Huntington’s disease, also called Huntington’s chorea, is a rare genetic brain disorder in which brain cells or neurons in the specific brain regions start to break down. As the neurons degenerate, the disease can lead to emotional disturbances, loss of intellectual abilities and uncontrolled chorea movements.
Huntington’s disease is a genetic disorder: It is passed on from parents to children. If a parent has Huntington’s disease, a child has a 50 percent chance of developing it. If the child doesn’t have the gene to develop the disease, his or her children won’t inherit it. More than 15,000 Americans currently have Huntington’s disease.
If you have the Huntington’s disease gene, you will develop the disease at some point in life. The age of onset of Huntington’s disease varies greatly from person to person, but most people develop it in middle adulthood.
Signs of Huntington’s disease
Symptoms include involuntary rapid, jerky movements and the gradual loss of mental abilities leading to personality changes, behavior problems, and memory loss.
Huntington’s disease has two subtypes:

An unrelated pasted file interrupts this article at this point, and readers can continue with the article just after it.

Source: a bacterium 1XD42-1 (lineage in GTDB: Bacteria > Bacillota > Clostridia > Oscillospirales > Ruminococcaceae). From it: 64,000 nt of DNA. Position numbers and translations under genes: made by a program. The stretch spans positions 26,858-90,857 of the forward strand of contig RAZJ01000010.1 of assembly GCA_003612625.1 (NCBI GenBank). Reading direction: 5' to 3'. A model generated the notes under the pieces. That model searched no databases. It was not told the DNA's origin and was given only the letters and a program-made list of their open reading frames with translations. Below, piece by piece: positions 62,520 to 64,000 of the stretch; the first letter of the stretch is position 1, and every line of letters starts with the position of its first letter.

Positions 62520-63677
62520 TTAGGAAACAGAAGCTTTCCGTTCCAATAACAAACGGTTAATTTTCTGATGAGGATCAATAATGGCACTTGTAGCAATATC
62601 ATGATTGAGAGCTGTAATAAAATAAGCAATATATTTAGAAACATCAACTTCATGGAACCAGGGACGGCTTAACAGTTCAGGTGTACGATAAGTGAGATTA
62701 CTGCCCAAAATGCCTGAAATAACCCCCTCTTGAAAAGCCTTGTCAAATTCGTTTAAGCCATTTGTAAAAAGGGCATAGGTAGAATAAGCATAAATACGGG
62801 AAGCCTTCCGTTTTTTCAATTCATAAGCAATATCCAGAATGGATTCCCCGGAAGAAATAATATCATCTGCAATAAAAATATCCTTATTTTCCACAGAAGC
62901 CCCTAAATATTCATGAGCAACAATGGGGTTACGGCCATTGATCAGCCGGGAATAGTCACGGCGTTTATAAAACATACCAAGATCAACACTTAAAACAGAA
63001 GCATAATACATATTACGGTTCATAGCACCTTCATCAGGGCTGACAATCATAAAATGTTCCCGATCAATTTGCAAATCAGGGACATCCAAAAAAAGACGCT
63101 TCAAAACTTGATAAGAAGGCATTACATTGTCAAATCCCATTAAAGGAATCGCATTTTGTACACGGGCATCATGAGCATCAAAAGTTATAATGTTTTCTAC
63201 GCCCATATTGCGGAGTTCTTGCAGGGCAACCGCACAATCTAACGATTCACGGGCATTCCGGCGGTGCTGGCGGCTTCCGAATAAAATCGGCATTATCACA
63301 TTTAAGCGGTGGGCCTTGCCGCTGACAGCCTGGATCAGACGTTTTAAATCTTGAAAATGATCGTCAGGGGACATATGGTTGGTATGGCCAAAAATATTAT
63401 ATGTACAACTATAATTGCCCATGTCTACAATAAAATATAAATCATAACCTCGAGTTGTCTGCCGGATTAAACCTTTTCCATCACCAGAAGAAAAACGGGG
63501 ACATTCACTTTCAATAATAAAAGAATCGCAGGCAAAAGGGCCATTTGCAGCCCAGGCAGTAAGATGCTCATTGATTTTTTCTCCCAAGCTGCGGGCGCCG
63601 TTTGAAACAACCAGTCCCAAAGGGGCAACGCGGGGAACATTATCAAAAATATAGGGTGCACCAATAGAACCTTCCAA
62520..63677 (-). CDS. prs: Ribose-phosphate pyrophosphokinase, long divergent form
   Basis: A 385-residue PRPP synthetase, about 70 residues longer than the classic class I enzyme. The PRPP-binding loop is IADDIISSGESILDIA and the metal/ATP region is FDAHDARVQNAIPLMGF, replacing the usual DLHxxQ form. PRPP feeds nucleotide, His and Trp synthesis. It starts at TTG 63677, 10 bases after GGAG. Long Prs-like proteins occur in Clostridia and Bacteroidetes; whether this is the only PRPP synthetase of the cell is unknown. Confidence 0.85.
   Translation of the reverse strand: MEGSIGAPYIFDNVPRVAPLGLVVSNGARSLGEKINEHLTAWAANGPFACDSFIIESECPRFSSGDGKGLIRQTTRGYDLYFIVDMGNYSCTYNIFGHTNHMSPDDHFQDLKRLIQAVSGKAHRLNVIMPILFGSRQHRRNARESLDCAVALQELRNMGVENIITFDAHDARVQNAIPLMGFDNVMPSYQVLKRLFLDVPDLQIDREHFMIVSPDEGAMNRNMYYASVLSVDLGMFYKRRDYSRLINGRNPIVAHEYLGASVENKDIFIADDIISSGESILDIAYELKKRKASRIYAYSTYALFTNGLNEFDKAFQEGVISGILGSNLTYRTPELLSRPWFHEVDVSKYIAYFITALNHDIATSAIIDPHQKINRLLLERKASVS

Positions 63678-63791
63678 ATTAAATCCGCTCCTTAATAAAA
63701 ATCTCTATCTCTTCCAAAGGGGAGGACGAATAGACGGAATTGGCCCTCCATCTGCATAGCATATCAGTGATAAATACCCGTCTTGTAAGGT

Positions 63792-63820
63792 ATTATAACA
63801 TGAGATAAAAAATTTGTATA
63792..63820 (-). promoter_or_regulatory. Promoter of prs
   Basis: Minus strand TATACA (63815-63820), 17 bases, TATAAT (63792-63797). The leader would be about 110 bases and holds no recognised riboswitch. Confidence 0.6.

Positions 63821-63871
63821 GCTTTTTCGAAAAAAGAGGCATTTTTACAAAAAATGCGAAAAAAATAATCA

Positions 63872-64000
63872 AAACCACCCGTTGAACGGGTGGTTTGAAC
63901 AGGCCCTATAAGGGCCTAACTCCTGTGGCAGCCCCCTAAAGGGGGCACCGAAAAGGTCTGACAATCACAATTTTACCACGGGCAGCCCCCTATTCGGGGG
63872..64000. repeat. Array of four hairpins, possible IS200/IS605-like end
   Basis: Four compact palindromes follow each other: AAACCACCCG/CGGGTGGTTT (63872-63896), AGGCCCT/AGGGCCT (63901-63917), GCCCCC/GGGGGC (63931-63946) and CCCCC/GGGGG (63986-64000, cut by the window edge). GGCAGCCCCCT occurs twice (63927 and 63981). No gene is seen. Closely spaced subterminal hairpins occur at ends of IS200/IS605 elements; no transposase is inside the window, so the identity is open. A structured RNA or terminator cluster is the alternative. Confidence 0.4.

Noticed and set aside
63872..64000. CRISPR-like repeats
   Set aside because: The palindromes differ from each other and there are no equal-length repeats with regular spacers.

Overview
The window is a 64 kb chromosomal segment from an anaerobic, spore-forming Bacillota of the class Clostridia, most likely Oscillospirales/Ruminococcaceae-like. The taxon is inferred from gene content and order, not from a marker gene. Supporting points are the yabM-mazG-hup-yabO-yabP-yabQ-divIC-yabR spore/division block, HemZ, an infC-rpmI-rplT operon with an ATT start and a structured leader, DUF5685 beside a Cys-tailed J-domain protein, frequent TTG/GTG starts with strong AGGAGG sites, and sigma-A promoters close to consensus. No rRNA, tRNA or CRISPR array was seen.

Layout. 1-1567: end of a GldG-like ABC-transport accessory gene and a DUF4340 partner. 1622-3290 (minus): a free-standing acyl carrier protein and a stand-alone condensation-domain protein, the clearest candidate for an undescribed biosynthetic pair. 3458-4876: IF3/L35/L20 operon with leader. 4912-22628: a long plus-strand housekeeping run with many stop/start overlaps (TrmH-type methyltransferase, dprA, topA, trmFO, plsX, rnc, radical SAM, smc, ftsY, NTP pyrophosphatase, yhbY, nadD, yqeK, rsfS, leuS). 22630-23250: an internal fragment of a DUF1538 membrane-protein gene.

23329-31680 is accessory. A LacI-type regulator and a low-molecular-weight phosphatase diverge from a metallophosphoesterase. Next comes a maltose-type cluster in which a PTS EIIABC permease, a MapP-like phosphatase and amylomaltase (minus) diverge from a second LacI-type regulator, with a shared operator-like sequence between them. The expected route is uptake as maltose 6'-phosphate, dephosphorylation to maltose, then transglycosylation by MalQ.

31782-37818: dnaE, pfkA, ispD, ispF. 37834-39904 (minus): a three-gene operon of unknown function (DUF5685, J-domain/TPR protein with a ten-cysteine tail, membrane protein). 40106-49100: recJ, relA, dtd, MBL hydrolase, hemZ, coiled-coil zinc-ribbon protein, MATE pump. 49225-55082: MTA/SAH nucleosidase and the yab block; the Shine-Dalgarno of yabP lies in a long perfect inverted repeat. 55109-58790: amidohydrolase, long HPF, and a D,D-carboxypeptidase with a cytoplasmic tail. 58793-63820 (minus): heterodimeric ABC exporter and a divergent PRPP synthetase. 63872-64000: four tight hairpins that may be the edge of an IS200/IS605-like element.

- Adult-onset Huntington’s disease is the most common form. People typically develop the symptoms in their 30s or 40s.
- Early-onset Huntington’s disease occurs in children or adolescents and is rare. Children with the disease tend to experience abrupt difficulties with schoolwork and often have symptoms that could be similar to those of Parkinson’s disease.
There is no known cure for Huntington’s disease. Treatment with medications may help control the involuntary movements and other symptoms.
The doctors, nurses and support staff at Lehigh Valley Health Network's Neuroscience Center are prepared to help you and your family understand your condition. We provide a comprehensive approach to meeting your needs by coordinating a team that analyzes various aspects of your care.